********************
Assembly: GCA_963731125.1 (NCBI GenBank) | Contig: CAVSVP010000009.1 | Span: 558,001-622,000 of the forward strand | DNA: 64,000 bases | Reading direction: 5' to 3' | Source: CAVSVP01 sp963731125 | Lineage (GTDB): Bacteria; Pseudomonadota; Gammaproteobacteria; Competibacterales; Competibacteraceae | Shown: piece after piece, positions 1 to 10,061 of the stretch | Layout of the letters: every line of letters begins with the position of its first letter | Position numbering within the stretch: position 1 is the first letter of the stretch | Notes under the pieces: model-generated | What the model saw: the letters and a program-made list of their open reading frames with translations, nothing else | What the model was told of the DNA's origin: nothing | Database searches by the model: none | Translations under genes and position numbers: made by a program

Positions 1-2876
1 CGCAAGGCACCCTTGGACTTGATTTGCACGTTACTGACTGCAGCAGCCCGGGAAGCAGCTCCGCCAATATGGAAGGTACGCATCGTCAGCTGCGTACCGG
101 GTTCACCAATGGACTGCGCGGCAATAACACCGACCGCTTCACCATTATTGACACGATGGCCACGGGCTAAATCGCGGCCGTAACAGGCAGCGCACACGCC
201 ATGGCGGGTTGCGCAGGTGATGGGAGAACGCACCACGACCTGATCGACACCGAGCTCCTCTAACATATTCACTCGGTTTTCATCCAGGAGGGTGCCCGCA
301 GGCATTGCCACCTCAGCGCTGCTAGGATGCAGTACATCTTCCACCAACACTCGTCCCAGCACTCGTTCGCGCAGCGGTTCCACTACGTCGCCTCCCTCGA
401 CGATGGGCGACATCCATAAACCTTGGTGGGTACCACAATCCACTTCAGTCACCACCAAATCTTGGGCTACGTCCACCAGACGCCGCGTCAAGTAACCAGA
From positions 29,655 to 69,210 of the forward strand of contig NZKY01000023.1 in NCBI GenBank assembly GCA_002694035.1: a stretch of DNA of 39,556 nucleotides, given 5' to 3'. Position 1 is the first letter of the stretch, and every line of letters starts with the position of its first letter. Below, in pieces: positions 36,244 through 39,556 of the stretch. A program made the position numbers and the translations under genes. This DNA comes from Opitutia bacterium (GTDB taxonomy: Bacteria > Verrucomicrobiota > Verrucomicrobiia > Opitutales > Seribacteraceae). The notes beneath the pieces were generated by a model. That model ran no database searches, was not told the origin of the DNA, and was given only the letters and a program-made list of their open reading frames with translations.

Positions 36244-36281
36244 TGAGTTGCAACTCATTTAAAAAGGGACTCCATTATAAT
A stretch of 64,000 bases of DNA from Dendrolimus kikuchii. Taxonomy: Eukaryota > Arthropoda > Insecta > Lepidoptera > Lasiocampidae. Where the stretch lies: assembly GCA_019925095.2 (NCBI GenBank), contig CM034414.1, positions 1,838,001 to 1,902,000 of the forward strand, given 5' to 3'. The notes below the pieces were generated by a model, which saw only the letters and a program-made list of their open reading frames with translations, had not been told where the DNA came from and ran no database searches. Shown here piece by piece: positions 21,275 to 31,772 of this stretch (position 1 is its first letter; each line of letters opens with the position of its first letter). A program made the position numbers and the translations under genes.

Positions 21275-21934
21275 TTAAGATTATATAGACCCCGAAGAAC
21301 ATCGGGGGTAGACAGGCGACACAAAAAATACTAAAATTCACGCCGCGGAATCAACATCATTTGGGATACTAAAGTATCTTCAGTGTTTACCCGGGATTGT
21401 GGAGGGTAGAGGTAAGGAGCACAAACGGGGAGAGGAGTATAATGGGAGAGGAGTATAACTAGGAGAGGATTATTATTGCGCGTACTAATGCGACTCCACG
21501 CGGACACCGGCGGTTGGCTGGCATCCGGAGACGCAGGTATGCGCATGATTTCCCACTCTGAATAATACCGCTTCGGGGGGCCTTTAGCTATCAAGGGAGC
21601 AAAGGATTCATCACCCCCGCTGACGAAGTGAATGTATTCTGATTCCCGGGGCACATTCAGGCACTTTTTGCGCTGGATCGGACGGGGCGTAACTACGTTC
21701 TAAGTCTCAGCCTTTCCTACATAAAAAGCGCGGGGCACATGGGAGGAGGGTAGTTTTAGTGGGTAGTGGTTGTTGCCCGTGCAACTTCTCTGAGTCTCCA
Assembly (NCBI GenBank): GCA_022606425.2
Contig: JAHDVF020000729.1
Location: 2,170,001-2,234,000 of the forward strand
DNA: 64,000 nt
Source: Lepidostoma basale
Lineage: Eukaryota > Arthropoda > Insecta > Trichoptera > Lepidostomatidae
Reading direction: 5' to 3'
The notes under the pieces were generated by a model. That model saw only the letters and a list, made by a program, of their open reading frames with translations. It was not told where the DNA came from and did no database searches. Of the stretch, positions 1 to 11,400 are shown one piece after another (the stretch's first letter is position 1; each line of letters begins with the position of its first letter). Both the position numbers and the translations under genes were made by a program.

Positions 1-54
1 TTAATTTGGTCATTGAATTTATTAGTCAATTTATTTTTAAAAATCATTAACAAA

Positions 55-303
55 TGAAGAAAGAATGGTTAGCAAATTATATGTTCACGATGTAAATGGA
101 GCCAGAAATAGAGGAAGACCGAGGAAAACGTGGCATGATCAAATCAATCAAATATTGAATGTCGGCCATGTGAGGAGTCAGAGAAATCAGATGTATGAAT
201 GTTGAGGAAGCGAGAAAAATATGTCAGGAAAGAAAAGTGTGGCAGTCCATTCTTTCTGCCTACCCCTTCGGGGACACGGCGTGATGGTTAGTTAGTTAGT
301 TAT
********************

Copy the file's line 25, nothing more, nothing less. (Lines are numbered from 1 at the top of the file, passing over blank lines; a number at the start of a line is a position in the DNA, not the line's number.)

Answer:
Reading direction: 5' to 3'